After hundreds of thousands of dollars invested, there are finally encouraging results in the decades-long quest to protect wombats from sarcoptic mange.
After hundreds of thousands of dollars invested, there are finally encouraging results in the decades-long quest to protect wombats from sarcoptic mange.

Cure for wombat mange on the horizon

ENCOURAGING scientific results have emerged on the decades-long quest to protect wombats from sarcoptic mange.

UTAS has enlisted five students to conduct field research and drug trials with the hope of discovering how and where the skin and hair disease spreads.

Senior wildlife and ecology UTAS lecturer Scott Carver said tests involving the insecticide Bravecto on wombats at Bonorong Wildlife Sanctuary showed the drug could cure mange and was safe to administer every one to three months.

Co-head keeper Monique Spaulding with 6 month old wombat Lenny. Picture: RICHARD JUPE
Co-head keeper Monique Spaulding with 6 month old wombat Lenny. Picture: RICHARD JUPE

"[It] can make a real difference for our ability to manage this disease for individual wombats," he said.

"We're just about to launch into field trials to demonstrate that we can use it effectively in the field."

Mr Carver said recorded data on mange and other similar diseases spanned back to convicts and early explorers' dogs arriving in Tasmania with scabies and mites.

Mange
Mange

He said research was continuing into why wombats in some areas of Tasmania were more prone to mange, including Narawntapu National Park in the state's North, which hosted an outbreak in 2006.

The lecturer said researchers were also unearthing clues into how the mange mites are spread.

"We think that it's transmitted between wombats down in burrows," he said.

He said the relatively solitary animals moved into new burrows every four to seven days, with early research indicating the environmental conditions and grouping of animals underground assisted in spreading the disease.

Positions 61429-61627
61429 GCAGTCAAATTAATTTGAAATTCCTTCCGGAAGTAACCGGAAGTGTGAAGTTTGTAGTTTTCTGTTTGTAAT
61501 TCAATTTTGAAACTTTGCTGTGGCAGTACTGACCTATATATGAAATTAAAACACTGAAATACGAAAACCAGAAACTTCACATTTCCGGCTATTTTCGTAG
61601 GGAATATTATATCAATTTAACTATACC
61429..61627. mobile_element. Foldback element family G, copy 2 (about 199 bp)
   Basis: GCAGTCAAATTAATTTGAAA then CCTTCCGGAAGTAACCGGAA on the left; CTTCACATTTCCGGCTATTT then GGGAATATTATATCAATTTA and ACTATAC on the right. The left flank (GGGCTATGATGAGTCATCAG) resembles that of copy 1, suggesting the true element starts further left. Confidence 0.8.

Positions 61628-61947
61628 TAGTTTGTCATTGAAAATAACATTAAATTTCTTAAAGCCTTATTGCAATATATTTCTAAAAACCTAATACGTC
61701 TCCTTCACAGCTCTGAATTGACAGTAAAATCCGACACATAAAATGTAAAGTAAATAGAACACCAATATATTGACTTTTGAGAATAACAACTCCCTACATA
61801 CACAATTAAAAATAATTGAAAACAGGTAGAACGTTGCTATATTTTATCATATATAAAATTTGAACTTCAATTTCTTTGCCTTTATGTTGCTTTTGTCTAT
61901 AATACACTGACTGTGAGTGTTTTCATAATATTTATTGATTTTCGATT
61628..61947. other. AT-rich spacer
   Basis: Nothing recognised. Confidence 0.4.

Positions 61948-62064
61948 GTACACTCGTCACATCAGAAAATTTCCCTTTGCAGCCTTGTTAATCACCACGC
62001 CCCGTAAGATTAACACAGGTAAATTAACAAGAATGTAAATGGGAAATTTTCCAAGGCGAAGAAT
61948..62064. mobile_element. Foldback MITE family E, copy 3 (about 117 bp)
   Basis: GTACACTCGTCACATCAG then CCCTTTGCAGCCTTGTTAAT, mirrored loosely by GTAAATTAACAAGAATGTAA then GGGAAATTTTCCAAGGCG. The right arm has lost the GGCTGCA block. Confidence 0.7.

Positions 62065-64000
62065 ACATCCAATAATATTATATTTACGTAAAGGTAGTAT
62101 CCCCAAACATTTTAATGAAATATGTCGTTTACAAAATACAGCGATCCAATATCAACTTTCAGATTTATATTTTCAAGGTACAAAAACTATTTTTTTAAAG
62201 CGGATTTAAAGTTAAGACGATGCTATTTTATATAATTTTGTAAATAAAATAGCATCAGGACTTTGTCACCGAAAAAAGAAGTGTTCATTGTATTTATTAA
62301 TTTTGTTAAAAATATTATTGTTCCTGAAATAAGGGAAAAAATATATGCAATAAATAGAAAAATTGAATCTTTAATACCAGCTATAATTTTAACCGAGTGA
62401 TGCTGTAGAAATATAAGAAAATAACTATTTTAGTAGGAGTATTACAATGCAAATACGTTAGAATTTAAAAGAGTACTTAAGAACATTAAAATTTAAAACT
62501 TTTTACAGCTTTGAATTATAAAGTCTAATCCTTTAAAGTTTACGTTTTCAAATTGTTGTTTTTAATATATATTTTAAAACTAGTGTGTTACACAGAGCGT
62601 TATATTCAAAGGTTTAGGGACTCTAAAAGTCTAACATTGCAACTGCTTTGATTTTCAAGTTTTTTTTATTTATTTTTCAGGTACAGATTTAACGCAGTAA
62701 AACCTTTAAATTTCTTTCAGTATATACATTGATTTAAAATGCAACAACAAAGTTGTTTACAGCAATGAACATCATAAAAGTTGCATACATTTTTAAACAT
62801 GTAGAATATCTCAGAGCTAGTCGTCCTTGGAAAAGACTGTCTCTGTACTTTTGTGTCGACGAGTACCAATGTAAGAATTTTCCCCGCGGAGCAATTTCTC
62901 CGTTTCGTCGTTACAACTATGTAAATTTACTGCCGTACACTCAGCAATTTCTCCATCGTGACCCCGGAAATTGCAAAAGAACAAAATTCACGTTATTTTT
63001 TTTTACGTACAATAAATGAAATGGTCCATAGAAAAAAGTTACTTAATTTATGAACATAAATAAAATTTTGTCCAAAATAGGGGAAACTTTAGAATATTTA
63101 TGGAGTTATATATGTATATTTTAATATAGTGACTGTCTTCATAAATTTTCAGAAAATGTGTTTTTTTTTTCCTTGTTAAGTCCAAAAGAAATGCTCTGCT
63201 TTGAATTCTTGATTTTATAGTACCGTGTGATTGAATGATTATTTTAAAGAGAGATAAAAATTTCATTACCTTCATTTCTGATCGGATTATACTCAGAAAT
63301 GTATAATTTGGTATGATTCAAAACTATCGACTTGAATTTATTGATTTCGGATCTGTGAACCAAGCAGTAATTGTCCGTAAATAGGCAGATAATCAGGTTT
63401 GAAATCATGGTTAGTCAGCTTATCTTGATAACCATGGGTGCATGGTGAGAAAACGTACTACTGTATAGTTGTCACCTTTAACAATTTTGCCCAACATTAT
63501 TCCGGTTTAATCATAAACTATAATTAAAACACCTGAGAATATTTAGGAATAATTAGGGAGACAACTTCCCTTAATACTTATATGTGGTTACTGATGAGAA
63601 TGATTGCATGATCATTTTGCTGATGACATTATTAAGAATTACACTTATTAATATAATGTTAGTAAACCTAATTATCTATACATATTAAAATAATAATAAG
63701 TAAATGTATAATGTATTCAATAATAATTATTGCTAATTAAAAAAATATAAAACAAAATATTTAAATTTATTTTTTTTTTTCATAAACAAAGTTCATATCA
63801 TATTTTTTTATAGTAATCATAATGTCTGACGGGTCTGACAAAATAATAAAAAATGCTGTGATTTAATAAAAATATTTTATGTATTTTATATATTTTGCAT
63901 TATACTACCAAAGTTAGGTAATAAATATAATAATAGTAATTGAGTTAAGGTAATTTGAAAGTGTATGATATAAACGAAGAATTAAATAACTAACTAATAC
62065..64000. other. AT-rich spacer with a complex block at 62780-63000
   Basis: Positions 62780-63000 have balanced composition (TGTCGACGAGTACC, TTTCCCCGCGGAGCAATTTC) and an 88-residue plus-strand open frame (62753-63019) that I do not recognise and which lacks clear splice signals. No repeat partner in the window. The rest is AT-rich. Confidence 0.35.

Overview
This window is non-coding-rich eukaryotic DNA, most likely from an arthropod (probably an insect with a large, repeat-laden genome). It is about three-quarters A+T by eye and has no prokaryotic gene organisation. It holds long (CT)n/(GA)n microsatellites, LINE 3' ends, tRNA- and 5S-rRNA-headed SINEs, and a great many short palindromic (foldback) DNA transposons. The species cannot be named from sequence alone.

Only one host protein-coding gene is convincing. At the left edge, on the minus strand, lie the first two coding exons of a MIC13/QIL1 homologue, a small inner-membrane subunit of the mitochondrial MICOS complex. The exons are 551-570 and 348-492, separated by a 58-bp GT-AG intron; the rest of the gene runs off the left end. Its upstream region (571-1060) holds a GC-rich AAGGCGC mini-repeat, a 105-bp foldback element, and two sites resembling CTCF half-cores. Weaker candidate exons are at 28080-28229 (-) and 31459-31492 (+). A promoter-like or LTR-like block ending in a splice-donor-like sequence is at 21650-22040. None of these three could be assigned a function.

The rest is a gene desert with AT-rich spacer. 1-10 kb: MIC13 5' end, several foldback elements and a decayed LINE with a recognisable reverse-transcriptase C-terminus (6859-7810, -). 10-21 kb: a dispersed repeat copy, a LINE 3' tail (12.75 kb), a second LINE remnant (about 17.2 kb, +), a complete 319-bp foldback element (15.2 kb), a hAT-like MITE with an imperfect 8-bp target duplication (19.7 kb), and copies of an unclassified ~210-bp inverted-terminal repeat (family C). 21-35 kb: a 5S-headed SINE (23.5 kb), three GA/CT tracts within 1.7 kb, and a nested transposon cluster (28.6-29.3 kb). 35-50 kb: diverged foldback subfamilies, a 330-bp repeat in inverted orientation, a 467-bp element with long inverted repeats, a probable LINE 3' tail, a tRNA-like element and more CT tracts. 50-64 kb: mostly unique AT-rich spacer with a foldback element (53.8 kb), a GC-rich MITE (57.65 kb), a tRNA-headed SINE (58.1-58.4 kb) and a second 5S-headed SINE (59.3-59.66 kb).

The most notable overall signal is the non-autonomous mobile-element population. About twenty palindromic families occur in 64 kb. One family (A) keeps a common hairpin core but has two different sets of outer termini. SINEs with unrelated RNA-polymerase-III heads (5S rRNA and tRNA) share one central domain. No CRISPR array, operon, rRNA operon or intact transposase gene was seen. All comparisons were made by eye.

Primary Industries Minister Guy Barnett talking about a recent trial looking at ways to deal with the problem of mange in wombats. Picture: RICHARD JUPE
Primary Industries Minister Guy Barnett talking about a recent trial looking at ways to deal with the problem of mange in wombats. Picture: RICHARD JUPE

Despite concerns surrounding the disease's impact on the populatio n, data from the Department of Primary Industries, Parks, Water and Environment showed a "significant increase" in wombat numbers from 1985 to 2019.

Populations suffered in the west Tamar area from 2009 to 2019, but the broader population has stabilised within the same period.

Field trials of Bravecto and other studies are expected to begin later this year.

The state government has contributed $10,000 annually for the three year research period, while $100,000 was injected into monitoring and treating wombat mange in 2017.

Primary Industries and Water Minister Guy Barnett said UTAS had made "very positive progress" on the issue.

 

For more information on managing and reporting mange in wombats head to DPIPWE's website.

 

annie.mccann@news.com.au

 

 

Originally published as Cure for wombat mange on the horizon



Saturday shaping up for explosive weather in Gympie region

Premium Content Saturday shaping up for explosive weather in Gympie region

Voters are advised to get to the polling booth early as severe storms are set to...

Aerial photos reveal staggering spread of illegal campfire

Premium Content Aerial photos reveal staggering spread of illegal campfire

The blaze was caused by an illegal campfire on Fraser Island

Helpless toddler among 52 files on pedo’s computer

Premium Content Helpless toddler among 52 files on pedo’s computer

Paul Max McLaren Grewar, 21, walks free from court after sentencing